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As exercise, I would like to create my own node/list class. Anyway I don't understand how to add a node to list...here's my code:

class Node:
    def __init__(self, value):
        self.element = value
        self.nextEl = None

    def getEl(self):
        return self.element

    def getNext():
        return self.nextEl

class List:
    def __init__(self, fnode):
        self.firstNode = fnode

    def add(self, newNode):

    def printList(self):
        temp = self.firstNode
        while (temp != None):
            print temp.element
            temp = temp.nextEl
share|improve this question

You need to find the last node without a .nextEl pointer and add the node there:

def add(self, newNode):
    node = self.firstNode
    while node.nextEl is not None:
        node = next.nextEl
    node.nextEl = newNode

Because this has to traverse the whole list, most linked-list implementations also keep a reference to the last element:

class List(object):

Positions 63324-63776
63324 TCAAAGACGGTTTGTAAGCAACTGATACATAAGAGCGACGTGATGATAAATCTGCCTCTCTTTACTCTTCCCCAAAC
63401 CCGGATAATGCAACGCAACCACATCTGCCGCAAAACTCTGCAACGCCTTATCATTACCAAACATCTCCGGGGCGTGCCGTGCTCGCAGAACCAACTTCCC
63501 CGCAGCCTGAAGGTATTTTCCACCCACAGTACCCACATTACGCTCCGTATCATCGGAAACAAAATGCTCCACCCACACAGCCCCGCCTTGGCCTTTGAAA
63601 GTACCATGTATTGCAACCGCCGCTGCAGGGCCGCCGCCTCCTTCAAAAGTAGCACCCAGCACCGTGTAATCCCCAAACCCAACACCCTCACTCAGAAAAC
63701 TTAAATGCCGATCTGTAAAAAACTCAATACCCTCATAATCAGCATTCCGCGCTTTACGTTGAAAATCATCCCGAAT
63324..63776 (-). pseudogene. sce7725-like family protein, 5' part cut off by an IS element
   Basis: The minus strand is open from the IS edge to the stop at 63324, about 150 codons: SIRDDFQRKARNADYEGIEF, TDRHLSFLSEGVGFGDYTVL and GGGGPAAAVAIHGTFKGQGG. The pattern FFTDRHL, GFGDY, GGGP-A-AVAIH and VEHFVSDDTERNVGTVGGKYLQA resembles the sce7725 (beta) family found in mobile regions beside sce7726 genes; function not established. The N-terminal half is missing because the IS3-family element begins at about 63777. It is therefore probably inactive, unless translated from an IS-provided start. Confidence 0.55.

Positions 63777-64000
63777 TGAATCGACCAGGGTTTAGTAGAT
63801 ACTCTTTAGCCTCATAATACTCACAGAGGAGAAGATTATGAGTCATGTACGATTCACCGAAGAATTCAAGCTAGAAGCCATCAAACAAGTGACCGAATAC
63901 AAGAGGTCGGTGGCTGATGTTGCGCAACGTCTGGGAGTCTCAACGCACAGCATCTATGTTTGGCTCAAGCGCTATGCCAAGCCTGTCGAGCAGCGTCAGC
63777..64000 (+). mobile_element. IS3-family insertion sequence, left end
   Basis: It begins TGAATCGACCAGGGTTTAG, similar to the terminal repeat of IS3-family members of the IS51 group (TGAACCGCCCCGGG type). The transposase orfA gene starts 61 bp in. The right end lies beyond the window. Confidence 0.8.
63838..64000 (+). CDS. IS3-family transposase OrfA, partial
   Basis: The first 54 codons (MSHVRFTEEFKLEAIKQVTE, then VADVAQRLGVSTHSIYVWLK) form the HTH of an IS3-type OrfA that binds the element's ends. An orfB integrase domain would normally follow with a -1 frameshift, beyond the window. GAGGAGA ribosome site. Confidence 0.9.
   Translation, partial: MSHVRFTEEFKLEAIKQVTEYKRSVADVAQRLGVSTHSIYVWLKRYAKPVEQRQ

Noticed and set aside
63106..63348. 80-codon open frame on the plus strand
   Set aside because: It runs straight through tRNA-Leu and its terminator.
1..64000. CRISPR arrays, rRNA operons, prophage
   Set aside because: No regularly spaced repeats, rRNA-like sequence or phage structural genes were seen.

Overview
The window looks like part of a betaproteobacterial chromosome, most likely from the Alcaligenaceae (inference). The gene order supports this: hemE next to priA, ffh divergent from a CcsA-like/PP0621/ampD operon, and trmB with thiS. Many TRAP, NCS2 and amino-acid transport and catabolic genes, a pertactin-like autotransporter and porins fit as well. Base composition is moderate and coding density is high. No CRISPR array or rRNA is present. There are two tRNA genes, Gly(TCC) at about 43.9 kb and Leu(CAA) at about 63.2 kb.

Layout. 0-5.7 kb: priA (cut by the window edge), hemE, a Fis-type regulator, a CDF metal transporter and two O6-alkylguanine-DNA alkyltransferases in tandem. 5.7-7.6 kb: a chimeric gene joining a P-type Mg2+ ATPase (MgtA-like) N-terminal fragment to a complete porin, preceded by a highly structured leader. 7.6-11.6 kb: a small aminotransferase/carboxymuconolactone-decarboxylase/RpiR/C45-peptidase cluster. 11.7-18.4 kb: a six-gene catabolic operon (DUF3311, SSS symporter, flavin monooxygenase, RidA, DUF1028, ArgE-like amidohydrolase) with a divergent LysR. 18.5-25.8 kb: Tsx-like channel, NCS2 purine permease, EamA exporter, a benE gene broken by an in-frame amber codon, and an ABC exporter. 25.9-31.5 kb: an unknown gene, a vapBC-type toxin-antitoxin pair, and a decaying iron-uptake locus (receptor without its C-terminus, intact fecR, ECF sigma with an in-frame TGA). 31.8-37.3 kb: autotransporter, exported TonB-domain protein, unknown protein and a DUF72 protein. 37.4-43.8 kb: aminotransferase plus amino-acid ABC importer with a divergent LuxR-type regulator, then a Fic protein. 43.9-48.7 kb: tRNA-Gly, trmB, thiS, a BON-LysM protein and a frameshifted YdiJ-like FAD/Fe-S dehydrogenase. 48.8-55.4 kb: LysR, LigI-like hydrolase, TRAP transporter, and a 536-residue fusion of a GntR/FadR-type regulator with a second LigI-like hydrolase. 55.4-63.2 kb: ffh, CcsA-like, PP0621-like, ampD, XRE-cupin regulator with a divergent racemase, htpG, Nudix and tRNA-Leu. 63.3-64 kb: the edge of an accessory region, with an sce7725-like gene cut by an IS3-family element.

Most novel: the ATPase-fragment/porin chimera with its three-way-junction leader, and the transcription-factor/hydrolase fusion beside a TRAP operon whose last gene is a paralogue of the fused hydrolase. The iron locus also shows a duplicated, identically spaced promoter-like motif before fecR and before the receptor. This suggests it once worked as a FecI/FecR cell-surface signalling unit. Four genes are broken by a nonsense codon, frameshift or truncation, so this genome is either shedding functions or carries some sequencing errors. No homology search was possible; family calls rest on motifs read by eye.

first = last = None

    def __init__(self, fnode):
        self.add(fnode)

    def add(self, newNode):
        if self.first is None:
            self.first = self.last = newNode
        else:
            self.last.nextEl = self.last = newNode

Because Python assigns to multiple targets from left to right, self.last.nextEl is set to newNode before self.last.

Some style notes on your code:

  • Use is None and is not None to test if an identifier points to None (it's a singleton).
  • There is no need for accessors in Python; just refer to the attributes directly.
  • Unless this is Python 3, use new-style classes by inheriting from object:

    class Node(object):
        # ...
    
share|improve this answer
    
Thank you! Very useful! And Should I want to add a Node not to the end but in the middle or in an arbitrary position? – user1576208 Feb 17 '13 at 12:18
    
@user1576208: newNode.nextEl, someNode.nextEl = someNode.nextEl, newNode inserts a node before someNode. – Martijn Pieters Feb 17 '13 at 12:20

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